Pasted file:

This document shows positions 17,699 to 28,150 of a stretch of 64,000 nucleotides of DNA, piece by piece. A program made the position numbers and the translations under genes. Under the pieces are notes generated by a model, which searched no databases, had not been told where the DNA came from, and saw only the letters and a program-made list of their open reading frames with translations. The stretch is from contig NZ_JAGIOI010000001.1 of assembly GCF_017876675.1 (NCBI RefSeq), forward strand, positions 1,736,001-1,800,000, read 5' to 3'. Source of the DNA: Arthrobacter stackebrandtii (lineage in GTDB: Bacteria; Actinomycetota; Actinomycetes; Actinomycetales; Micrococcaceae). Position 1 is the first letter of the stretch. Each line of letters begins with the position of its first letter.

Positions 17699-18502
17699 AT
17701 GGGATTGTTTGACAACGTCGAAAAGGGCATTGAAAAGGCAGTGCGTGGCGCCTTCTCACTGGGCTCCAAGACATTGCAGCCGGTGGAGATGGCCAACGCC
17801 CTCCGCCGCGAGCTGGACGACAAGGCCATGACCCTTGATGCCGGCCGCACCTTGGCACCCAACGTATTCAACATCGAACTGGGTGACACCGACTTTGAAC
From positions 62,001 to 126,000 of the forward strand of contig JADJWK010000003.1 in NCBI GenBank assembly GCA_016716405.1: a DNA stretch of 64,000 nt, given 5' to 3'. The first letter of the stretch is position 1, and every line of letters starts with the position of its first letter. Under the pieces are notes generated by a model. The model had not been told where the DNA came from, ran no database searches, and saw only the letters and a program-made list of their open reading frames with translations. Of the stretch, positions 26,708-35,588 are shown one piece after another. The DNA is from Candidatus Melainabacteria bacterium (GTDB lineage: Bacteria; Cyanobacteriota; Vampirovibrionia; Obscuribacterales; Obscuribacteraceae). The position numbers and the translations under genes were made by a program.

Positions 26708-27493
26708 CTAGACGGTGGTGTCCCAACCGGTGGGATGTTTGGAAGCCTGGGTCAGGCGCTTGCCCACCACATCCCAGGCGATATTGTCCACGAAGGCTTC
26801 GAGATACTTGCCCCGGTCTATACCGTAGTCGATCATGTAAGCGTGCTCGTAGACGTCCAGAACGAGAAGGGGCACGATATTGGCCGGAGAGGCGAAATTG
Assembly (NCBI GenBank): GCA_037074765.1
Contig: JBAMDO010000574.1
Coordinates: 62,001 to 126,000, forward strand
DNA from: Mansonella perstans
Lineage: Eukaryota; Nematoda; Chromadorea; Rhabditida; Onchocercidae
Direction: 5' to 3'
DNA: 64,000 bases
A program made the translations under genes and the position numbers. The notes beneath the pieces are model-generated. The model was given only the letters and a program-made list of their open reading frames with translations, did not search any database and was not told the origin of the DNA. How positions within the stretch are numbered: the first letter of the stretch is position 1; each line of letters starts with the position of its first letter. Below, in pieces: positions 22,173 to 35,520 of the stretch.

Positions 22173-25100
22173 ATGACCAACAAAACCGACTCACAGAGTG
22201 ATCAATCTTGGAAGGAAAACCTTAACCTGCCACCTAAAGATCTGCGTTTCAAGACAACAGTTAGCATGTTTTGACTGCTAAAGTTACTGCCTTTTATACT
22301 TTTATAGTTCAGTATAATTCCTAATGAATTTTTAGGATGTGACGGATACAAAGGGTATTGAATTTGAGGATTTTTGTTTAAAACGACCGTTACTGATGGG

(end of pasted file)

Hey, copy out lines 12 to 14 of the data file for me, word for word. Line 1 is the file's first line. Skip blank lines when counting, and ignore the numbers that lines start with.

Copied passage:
Coordinates: 62,001 to 126,000, forward strand
DNA from: Mansonella perstans
Lineage: Eukaryota; Nematoda; Chromadorea; Rhabditida; Onchocercidae